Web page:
A response to ‘What does your VLE say about your institution?’

In response to “What does your VLE say about your institution?” on the TALL blog at Oxford University – they pose the statement:

The evolution of an institution’s VLE is the narrative of that institution’s attitude towards, and relationship with, learning technologies.”

To me, VLE design usually falls into two categories: 1) an open source solution, such as Moodle/Sakai, and 2) bespoke applications, usually written in house.

Out the box, OSS solutions often don’t fufil the required criteria from a VLE: they all require customisation, setting permissions/roles, branding etc. Even then, the chances of them doing what you want them to do without a fair bit of work is fairly slim.

It’s a classic – “here’s a potential solution, how can we manipulate it to our needs to solve our problem” – approach.

From the other end, bespoke solutions reverse this thinking  – “we have a problem, how do we solve it, let’s make a solution specific to our needs.”

The latter approach usually requires more money, but can ultimately save time and effort by not trying to manipulate an existing system – to me this shows a more mature approach to online learning: a badly configured OSS solution (such as found in the majority of Schools – less so in Higher Edu) just represent either underinvestment, or a lack of knowledge in what is required from a website, let alone a fully fledged VLE.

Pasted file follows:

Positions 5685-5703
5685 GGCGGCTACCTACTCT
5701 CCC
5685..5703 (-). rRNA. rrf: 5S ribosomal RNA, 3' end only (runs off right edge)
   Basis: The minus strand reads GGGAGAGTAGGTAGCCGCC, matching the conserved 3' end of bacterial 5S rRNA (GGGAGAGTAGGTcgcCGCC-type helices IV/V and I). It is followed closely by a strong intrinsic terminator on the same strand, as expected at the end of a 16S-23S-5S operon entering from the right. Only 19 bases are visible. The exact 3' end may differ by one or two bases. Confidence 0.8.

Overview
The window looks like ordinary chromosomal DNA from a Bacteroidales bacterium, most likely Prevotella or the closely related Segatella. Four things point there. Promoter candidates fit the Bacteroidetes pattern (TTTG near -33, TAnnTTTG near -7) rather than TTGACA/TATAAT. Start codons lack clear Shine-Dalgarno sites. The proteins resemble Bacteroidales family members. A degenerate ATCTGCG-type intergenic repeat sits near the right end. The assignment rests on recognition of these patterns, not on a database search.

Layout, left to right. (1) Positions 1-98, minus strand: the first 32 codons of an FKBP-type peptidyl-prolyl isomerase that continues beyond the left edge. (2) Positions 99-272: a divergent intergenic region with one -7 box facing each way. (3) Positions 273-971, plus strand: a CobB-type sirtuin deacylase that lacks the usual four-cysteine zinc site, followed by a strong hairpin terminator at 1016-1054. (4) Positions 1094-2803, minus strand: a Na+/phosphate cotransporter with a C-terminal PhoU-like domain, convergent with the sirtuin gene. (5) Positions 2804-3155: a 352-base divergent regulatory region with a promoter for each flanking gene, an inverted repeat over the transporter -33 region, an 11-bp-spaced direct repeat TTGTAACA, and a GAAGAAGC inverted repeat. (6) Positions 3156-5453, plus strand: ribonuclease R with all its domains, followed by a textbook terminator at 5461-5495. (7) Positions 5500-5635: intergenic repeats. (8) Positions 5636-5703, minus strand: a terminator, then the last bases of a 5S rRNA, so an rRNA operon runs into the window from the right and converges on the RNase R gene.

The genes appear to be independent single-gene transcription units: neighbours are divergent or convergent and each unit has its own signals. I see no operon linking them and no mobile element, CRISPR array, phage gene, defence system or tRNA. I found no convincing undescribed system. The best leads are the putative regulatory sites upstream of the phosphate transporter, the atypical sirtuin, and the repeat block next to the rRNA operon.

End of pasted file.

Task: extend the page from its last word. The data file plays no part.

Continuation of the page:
I do believe VLEs are pretty much representative of an institution’s relationship & attitude to online learning (and indeed the web as a whole), but a good VLE deployment requires more than just good intentions, and needs investment, and more importantly – continual development – which is where most of them fall short.

  • Sara Tindall

    Tom, I really like your summary of the solutions and challenges that bespoke and open source solutions present institutions looking to design an effective VLE. Your closing statement makes a really important point:

    “a good VLE deployment requires more than just good intentions, and needs investment, and more importantly – continual development – which is where most of them fall short.”

    In educators (we all hope!) are continuously refining their material in the light of new developments in their field and responding to the learning needs of their students. VLEs, if they are to be an effective teaching and learning tool, need to be just as mobile.

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